As his health faded and his body withered, she watched the eternal light of Christ shine in her father ever more powerfully.

“He never lived like he would lose the battle.”

…And though he died, in reality, he never did.

Over a decade after her Dad passed, Valli saw the most astonishing proof of that in a place she never expected — the margins of his Bible.

It was in those intentional scrawls throughout Romans, John, James, Jeremiah that she received the “highest gift.”

Read Valli’s Facebook post below, detailing a beautiful story of a father’s unfailing faith that translated into a daughter’s greatest treasure:

“I’ll never forget the look in my Dad’s eyes when the doctor told him the cancer was sprinkled throughout his abdomen like powdered sugar. At that moment I saw the man I considered fearless look afraid.

What started as an exploratory surgery ended in an unspeakable diagnosis. Mom and Dad asked us to leave the room; they needed to ask the doctor questions parents don’t want their children to hear.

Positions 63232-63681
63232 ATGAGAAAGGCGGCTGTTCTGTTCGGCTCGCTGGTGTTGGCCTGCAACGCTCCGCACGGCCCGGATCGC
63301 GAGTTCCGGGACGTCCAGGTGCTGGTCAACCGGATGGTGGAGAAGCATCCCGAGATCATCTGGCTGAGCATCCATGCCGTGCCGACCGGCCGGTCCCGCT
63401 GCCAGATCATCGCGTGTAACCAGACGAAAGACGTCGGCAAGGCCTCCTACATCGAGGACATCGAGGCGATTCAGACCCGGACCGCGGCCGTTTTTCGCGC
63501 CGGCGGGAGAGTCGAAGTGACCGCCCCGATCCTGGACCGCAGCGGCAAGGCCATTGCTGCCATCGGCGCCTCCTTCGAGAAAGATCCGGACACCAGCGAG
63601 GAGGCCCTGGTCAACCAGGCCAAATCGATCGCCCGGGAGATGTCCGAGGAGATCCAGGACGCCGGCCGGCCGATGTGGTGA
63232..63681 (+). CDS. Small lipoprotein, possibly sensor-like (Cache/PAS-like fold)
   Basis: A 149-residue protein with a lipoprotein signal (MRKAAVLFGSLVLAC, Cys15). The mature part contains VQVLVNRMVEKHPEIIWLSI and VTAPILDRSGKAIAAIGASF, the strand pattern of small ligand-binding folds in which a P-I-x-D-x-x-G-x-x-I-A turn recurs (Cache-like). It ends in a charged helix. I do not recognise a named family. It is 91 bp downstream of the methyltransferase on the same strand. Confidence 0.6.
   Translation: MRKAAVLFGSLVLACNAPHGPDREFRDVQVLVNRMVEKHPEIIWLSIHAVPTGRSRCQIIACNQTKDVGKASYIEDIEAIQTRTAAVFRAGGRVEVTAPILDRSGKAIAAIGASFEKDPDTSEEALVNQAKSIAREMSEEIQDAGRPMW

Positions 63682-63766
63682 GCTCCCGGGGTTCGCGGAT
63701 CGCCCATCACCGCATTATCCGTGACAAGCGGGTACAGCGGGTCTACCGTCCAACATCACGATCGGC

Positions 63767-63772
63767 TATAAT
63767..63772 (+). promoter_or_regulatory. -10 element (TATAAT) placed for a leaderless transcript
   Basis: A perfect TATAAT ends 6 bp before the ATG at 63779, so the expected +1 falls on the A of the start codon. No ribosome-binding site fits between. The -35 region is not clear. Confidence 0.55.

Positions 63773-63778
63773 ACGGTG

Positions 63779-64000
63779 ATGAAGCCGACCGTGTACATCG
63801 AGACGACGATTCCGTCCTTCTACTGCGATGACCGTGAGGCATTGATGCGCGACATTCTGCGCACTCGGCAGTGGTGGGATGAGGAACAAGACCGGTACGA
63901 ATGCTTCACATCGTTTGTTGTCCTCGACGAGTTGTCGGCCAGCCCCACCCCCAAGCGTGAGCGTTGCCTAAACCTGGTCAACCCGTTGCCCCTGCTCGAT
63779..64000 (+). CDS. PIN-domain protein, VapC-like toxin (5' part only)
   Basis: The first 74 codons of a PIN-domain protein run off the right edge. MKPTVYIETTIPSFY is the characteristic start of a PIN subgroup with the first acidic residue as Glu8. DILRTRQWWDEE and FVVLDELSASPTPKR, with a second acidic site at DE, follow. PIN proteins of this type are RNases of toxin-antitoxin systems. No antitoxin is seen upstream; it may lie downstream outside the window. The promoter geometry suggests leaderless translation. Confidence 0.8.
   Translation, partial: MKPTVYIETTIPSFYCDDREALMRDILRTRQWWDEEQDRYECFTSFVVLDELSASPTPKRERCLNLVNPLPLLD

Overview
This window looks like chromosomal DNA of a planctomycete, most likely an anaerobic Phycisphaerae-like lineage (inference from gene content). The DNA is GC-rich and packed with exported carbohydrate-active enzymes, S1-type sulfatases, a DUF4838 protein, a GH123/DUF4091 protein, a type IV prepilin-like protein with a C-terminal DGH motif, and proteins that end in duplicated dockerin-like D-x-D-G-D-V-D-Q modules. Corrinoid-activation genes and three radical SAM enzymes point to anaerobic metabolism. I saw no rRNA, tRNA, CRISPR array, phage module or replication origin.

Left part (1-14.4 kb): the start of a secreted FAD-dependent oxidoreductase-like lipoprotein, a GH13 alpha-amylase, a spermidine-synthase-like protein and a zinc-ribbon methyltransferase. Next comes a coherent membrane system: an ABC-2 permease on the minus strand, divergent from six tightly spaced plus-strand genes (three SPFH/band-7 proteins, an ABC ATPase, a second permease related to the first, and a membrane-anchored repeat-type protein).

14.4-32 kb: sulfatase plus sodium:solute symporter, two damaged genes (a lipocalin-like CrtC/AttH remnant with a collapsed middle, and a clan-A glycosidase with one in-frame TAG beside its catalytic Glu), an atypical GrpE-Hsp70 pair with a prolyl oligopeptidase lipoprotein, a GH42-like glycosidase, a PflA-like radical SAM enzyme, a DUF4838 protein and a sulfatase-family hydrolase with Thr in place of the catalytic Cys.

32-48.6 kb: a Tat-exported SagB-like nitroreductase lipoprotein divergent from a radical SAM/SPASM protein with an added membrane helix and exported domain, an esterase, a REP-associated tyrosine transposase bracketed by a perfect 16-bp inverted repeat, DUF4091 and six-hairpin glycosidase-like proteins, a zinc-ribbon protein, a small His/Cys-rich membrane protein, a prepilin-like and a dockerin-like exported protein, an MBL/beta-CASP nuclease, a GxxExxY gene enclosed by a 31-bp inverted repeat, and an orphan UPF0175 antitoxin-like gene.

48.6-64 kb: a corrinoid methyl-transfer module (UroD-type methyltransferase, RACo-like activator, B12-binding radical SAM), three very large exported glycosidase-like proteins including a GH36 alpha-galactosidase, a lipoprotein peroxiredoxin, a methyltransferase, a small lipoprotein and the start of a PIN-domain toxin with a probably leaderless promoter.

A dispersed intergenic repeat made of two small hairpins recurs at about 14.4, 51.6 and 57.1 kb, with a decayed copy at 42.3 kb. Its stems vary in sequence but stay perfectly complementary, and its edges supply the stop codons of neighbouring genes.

The fight of my Dad’s life began behind those closed doors.

Through chemo treatments and all the hell inflicted by cancer, he never lived like he would lose the battle.

And I believed it.


What’s more, as his body began to fail, his faith grew.

Years later, after his year-and-a-half fight ended, I was given the highest gift.

I still don’t know how and when I received his bible. But well over a decade after my dad died, I opened it.

His notes were everywhere. The most beautiful penmanship written with his favorite black pen. Along with dates. Highlights. Underlined phrases, words, passages.